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Medieval theater Costumes and Masks

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Navyata Neeraj

on 15 January 2015

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Transcript of Medieval theater Costumes and Masks

Materials used to make Costumes
Fabrics used and Dying of Clothes
Making of Costume
Medieval Theater Costumes and Masks
Introduction to the Costumes used in the Medieval Theater
After Rome fell in 600 A.D., a period known as the Dark Ages or middle Ages began. The theatre of this time is now known as medieval theatre. Medieval theatre was highly influenced by the Catholic Church, and the costumes of this period showed that. A lot of the costumes were probably just church vestments (e.g. Robes etc.). For instance, an actor playing an angel would wear a church robe with wings attached. Sometimes the costumes resembled real life. An actor playing a soldier would wear armour and priests would wear the robes that Catholic prelates wore.
Masks and Costumes used in Plays
More Characters
red - madder root rubia tinetorum, kermes or grana from insects
blue - woad leaves isatia tinctoria
violet - orchil from lichen
crimson - brasilwood from the East India tree
purple - brasilwood from the East India tree
yellow - weld dyers' rocket, turmeric, saffron, onion skin, marigold, chamomile
green - indigo, weld, turmeric
brown - walnut shells, bark
Dyed fabric would fade fairly quickly if it wasn't mixed with a mordant, and bolder shades required either longer dyeing times or more expensive dyes. Thus, fabrics of the brightest and richest colors cost more and were therefore most often found on nobility and the very rich.
Medieval Velvet Embroidery
Medieval Silk Embroidery
Silk velvets were extremely expensive and were a luxury fabric.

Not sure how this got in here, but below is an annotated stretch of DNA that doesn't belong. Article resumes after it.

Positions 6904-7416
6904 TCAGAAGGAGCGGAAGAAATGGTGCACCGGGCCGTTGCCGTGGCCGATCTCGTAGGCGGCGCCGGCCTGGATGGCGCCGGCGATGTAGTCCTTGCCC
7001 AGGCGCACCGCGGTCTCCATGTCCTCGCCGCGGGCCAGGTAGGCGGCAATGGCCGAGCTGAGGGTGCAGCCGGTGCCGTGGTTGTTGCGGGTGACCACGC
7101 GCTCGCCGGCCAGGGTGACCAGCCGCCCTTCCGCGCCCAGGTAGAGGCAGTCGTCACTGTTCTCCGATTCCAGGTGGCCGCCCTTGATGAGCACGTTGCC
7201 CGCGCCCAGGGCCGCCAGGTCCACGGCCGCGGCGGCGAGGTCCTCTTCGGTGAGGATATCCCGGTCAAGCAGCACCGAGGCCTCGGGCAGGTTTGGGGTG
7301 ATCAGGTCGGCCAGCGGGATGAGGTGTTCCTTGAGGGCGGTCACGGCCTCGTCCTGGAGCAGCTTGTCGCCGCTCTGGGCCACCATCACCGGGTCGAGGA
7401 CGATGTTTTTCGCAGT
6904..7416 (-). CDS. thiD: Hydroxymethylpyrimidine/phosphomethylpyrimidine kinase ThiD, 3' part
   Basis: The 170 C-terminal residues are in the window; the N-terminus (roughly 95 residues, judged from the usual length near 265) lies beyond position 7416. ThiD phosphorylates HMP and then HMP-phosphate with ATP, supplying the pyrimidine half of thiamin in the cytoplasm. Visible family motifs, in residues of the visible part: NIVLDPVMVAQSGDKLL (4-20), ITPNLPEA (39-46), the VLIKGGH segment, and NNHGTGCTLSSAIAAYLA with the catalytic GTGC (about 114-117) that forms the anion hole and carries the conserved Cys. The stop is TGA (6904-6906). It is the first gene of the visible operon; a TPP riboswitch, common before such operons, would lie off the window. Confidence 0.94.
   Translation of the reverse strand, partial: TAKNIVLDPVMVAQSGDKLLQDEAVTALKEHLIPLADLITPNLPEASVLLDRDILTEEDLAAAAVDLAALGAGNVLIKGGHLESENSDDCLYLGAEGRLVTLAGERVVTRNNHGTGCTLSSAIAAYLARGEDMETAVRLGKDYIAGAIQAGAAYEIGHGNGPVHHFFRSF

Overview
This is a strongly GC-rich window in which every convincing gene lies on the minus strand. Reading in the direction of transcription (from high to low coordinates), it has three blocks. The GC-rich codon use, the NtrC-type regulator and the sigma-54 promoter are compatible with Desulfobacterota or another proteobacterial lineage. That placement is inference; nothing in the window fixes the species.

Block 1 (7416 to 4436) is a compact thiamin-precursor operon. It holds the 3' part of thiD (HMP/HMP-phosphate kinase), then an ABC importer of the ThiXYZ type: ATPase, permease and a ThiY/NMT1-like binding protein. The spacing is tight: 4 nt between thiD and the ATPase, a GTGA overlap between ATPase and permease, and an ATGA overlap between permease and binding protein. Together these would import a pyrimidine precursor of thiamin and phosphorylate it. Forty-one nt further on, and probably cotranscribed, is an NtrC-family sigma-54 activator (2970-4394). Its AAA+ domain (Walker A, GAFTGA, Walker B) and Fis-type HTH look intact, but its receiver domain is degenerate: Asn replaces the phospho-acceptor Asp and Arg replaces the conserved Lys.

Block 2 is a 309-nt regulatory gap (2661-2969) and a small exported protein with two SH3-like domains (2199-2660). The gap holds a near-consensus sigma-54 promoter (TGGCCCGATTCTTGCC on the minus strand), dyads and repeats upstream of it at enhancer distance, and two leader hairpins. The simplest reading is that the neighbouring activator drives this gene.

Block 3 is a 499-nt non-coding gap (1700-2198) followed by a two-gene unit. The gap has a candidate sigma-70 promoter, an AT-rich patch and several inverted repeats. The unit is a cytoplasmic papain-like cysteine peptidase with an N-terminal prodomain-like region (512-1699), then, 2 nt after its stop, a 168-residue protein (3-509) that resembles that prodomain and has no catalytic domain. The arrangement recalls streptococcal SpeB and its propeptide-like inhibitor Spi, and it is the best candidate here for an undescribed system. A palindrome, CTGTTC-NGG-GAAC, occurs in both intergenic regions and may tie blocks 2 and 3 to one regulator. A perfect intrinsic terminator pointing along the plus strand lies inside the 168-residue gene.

Mostly worn by the rich.
Often brocaded with long floral patterns.
Silks were expensive in early Middle Ages.
was popular amongst the wealthy, not only for the luxurious designs but for its ability to hold the dye and produce brilliant colours not available in other fabrics.
Silks were imported from the East.
Royalty wore robes that swept the ground.
Royal families dressed in fancy clothing. And of course the king and queen wore golden crowns.
Vibrant Colours wee mostly used in the costume.(e.g. Royal blue or Purple. )
Heavenly Being
An actor playing an angel would wear a church robe with wings attached.
A heavenly being would have a mask coated in gold-leaf, which glistened with delight.
Devils' masks were grotesque, being modeled after birds of prey or monsters with horns and tails.
An actor playing a soldier would wear armor.
It was sometimes carved with gold and silver designs.
‘Slaves’ masks are with long white hairs, a pale whitish visage, and rough nostrils, an high crown, stern eyes; the beard a little pale, and looks older than his years.
has a flat nose, yellow-haired and rough.
To differentiate from the mens masks, the female masks had bigger eyes and larger mouths.
Was mostly a comical character.
The Talkative has full hair smoothed a little, high eyebrows, fair skin.
The Fat Old Woman has many wrinkles on a plump skin, and a fillet round her hair.
The Prostitute - tall, with many small wrinkles, fair, paleish, and with rolling eyes.
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Many Fabrics were used (e.g. wool, silk, linnen and velvet most commonly used.)
English and French merchants, pilgrims and scholars brought back exotic fabrics and styles from the Far East Spain and Italy as well as from the Turks and Mongols.
The peasants (Women) spinning and weaving their own fabrics in colourful designs (Brocade and Damask.).
Buckles and brooches to keep together their costumes.
Men had long shoes made of leather – length of the shoes: 46cm the toes were stuffed with moss to preserve their shape.
Leaf designs were made by scraping away the surface of leather.
Iron and steel were also popular during that time, it was mostly used to make costumes for Knights.
Mail maker did all the work in this.
Garments were shaped by increasing or reducing the number of links in each row rather like modern knitting pattern. Later, gold and silver carvings were added on to it.
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